These are dark days for trust. According to the 2018 Edelman Trust Barometer, people distrust government, the media, NGOs and business--in fact, 48% of Americans surveyed say they don't trust for-profit companies. And 69% think that building trust should be a top priority of businesses today.
That's why every leader should consider the unconventional approach to earning employees' trust described by Aron Ain in his book, WorkInspired: How to Build an Organization Where Everyone Loves to Work.
Ain, the CEO of Kronos, the global provider of workforce management cloud solutions, has been widely recognized for his leadership abilities-;and Kronos has made several lists of top places to work.
Ain thinks a lot about trust. "Trust isn't something you can expect or claim for yourself," he writes. "Rather, employees must choose to bestow it on you--or not. It's theirs to give."
What, then, is Ain's secret to creating trust? Demonstrate that you trust employees. Ain explains:
"The best way to persuade people to trust you is not to lecture them about trust, but simply to trust them. That way, you establish an underlying expectation of trusting behavior, modeling what you wish to cultivate in your team, department or entire organization."
How? "We've worked incredibly hard to instill trust throughout the organization," Ain writes. "First we give employees atypical degrees of latitude and freedom. Until proven otherwise, we assume their competence, judgment and good intentions."
Because Kronos puts so much faith in employees, "they return the favor, placing a remarkable degree of trust in us. Their trust in turn leads to far better performance-;more innovation, quicker recovery from mistakes, more energy and enthusiasm at work."
I can sense your skepticism. "Wait," you're thinking, "How can it be that easy? Just trust your people and they'll trust you?"
The principle is simple, writes Ain, but "trust is hard, especially if you haven't lived or worked in an open supportive environment, or if you have an anxious or controlling personality."
That's why Kronos works hard to instill trust, building a number of systems and processes to create a culture of trust.
Here are three key methods:
1. Understand that trust starts with you. "In managing my own team, I don't just refrain from micromanaging-;I trust enough to require independence," Ain writes. He takes a hands-off approach to his senior team, "in some cases asking them to shoulder large amounts of responsibility."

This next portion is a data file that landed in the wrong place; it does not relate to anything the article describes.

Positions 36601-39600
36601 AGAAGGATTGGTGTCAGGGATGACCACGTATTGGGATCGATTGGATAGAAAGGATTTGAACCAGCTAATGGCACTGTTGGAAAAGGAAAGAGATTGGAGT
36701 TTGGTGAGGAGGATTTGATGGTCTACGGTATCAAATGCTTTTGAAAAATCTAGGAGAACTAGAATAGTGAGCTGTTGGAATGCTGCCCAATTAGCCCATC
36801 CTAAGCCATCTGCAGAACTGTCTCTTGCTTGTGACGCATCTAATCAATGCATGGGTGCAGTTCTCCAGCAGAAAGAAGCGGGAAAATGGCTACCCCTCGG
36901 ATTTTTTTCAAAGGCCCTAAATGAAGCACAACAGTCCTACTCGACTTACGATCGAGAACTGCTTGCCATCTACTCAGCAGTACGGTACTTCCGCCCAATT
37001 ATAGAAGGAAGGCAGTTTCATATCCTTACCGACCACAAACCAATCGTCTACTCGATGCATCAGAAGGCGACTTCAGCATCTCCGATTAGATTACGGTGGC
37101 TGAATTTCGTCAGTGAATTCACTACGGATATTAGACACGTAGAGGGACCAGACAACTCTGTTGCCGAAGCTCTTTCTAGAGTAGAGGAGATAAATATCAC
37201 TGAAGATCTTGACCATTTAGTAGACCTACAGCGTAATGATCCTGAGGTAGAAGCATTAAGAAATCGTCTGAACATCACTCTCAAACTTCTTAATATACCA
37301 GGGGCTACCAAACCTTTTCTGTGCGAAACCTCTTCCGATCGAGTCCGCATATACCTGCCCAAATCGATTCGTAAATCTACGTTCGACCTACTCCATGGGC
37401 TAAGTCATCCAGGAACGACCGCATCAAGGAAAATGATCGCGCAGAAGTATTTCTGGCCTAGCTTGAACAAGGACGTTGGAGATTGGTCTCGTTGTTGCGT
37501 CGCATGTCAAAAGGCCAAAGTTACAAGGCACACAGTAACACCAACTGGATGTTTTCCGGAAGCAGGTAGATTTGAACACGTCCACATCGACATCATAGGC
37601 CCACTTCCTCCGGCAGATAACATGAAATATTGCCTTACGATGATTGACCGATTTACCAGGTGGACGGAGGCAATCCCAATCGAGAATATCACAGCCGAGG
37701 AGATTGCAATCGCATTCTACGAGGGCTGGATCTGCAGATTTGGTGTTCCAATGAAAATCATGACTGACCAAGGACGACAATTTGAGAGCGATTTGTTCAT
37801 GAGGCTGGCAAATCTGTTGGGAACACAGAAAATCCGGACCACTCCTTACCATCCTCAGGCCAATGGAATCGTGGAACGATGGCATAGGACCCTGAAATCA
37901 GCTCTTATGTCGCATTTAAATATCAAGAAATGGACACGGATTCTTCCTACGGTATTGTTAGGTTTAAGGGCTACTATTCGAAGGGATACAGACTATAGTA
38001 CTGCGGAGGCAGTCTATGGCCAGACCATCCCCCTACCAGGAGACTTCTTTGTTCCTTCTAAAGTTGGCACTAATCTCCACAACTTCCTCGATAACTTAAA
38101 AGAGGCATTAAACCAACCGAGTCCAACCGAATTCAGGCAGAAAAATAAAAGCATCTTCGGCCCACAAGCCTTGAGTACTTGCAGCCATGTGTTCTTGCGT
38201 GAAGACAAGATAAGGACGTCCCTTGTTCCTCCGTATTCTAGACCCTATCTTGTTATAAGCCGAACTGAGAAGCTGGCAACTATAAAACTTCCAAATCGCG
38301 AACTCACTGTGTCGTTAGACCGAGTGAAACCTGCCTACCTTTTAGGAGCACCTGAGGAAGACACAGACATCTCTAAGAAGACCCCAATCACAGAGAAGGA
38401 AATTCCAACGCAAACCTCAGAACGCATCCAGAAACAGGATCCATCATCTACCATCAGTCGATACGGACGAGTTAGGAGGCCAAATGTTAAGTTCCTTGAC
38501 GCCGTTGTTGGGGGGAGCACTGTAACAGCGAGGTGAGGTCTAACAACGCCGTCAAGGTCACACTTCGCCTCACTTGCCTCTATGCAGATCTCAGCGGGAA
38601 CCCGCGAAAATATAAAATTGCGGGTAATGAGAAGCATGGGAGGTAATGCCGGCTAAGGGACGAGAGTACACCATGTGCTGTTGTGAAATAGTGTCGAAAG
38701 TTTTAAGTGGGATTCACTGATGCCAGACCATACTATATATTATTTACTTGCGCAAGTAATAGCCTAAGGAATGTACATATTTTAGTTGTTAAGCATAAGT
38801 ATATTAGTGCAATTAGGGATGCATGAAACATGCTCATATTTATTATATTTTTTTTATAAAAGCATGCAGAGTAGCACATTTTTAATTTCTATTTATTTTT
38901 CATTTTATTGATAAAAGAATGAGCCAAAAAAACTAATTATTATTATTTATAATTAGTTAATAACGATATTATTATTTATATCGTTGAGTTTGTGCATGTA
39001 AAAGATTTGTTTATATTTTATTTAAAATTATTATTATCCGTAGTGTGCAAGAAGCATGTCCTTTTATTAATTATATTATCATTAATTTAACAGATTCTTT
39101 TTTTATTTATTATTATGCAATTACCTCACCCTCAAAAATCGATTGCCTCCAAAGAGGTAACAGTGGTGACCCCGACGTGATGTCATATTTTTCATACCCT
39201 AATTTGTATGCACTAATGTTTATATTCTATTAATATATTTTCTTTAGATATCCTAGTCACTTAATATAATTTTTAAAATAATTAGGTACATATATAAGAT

For example, when Kronos decided to relocate its headquarters, Ain charged key executives with selecting and designing the new offices, "only making decisions on matters I especially cared about, such as doing away with window offices for executives."
2. Set expectations around trust. Instilling trust begins with clarifying the behavior you expect of all employees. Several years ago, Kronos introduced a framework of three core competencies (character, competence and collaboration) with a larger set of desired behaviors that apply to employees at all levels. Then the company began basing 40% of employees' annual performance ratings on how well employees adopted these behaviors.
Writes Ain: "One behavior we emphasized was 'establishing trust,' which we defined as gaining 'the confidence and trust of others through principled leadership, sounds business ethics, authenticity, and follow-through on commitments.' Articulating organizational expectations around behavior is important. By defining trust, we establish it as a key element of our culture."
3. Teach managers to nourish trust in their teams. An important way that Kronos nurtures trust is to prepare managers and hold them accountable. "We ask managers to be both bold and humble--to build trust by trusting people in their functional areas and assuming that people are competent when tackling difficult issues.
"We also instruct manages to share information openly and honestly and make the tough decisions required to solve problems," writes Ain. By empowering team members to innovate and take risks, managers further demonstrate the trust they place in their people."
Can any company--and any leader--adopt the Kronos approach? Ain says yes. "Think of how much more inspired your team members would become if you put your faith in them, if you didn't constantly look over their shoulders, if you assumed they were competent and would do the right thing. Think of how much better your team and organization would function if trust prevailed, with more fluid communication and quicker identification of problems as they arise. Bottom line: For a more engaged, higher-performing workforce, start by assuming competence, and then demonstrate to people over and over again that you trust them."